Management is also responsible for maintaining an effective system of internal control over financial reporting (ICFR) designed to provide reasonable assurance that financial information is reliable, that assets are safeguarded and that transactions are properly authorized and recorded in accordance with the Financial Administration Act and other applicable legislation, regulations, authorities and policies.

Management seeks to ensure the objectivity and integrity of data in its financial statements through careful selection, training and development of qualified staff; through organizational arrangements that provide appropriate divisions of responsibility; through communication programs aimed at ensuring that regulations, policies, standards, and managerial authorities are understood throughout OCOL and through conducting an annual risk-based assessment of the effectiveness of the system of ICFR.

The system of ICFR is designed to mitigate risks to a reasonable level based on an ongoing process to identify key risks, to assess effectiveness of associated key controls, and to make any necessary adjustments.

A risk-based assessment of the system of ICFR for the year ended March 31, 2013 was completed in accordance with the Treasury Board Policy on Internal Control and the results and action plans are summarized in the annex.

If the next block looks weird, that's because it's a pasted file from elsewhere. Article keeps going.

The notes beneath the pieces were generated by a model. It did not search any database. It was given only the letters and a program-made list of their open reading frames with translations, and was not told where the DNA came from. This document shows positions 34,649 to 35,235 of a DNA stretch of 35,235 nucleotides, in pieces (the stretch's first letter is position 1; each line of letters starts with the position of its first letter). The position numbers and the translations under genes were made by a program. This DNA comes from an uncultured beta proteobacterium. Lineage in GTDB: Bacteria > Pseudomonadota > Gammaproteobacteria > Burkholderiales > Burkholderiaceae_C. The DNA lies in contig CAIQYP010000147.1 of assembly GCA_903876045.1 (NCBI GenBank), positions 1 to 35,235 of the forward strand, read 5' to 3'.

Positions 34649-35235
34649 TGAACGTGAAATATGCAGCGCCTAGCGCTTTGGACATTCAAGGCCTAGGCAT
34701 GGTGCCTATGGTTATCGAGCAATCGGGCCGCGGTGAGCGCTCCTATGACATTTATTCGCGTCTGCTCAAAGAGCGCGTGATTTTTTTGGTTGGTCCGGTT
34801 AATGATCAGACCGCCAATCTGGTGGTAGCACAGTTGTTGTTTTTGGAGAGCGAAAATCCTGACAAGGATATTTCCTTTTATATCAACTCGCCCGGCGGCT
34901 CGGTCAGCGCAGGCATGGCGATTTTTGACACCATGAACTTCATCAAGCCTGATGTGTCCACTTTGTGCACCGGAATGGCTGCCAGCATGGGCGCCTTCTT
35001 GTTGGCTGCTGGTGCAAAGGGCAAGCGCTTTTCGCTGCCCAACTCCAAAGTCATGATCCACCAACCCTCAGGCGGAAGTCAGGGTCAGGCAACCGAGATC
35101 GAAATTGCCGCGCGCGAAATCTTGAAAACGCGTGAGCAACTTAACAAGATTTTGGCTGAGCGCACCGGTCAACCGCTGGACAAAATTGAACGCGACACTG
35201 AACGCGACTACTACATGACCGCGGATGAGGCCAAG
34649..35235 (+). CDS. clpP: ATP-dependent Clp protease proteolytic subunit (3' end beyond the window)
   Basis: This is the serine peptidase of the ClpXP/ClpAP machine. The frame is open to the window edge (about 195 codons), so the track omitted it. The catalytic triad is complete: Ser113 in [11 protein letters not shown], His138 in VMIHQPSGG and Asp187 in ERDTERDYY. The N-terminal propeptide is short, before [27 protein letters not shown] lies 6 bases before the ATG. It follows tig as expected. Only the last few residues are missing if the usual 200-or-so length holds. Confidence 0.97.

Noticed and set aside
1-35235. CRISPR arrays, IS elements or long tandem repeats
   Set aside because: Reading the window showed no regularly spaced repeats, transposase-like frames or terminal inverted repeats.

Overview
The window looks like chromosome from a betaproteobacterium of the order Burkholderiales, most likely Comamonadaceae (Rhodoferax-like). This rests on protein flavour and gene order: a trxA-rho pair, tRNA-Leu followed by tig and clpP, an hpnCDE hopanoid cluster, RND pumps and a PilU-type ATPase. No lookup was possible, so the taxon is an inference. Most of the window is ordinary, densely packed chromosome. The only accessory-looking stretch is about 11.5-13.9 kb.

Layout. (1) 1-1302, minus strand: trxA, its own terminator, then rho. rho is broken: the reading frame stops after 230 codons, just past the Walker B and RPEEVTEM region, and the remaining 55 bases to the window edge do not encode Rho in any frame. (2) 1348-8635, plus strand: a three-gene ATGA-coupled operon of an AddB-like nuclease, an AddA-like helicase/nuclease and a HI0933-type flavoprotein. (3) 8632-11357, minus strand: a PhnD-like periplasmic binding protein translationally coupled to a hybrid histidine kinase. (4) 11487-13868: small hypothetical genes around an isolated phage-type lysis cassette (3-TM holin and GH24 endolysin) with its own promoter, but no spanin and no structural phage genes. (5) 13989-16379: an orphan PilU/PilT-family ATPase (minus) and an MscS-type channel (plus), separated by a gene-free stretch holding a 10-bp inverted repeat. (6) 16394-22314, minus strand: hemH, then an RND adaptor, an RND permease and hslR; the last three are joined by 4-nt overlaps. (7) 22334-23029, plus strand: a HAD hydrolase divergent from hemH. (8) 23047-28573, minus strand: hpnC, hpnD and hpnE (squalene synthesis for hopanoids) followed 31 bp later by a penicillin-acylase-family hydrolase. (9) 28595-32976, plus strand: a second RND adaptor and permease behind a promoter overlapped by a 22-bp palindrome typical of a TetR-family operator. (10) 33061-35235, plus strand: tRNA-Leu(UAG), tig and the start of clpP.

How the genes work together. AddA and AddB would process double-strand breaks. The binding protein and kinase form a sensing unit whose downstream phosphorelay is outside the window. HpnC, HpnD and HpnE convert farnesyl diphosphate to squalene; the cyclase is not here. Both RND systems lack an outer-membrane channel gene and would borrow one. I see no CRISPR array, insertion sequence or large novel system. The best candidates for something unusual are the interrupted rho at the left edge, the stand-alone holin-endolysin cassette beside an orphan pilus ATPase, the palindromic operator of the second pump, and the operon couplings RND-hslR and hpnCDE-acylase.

The effectiveness and adequacy of OCOL's system of internal control was reviewed by the Audit and Evaluation Committee, which oversees management's responsibilities for maintaining adequate control systems and the quality of financial reporting, and which recommends the financial statements to the Commissioner.

The Office of the Auditor General, the independent auditor for the Government of Canada has expressed an opinion on the fair presentation of OCOL's financial statements which does not include an audit opinion on the annual assessment of the effectiveness of the OCOL's internal controls over financial reporting.

The original version was signed by:
Graham Fraser
Commissioner of Official Languages

The original version was signed by:
Nancy Premdas, CMA
Chief Financial Officer
Assistant Commissioner
Corporate Management

  Ottawa, Canada
  July 23, 2013

Financial Statements for the Year Ended March 31, 2013

OFFICE OF THE COMMISSIONER OF OFFICIAL LANGUAGES
Statement of Financial Position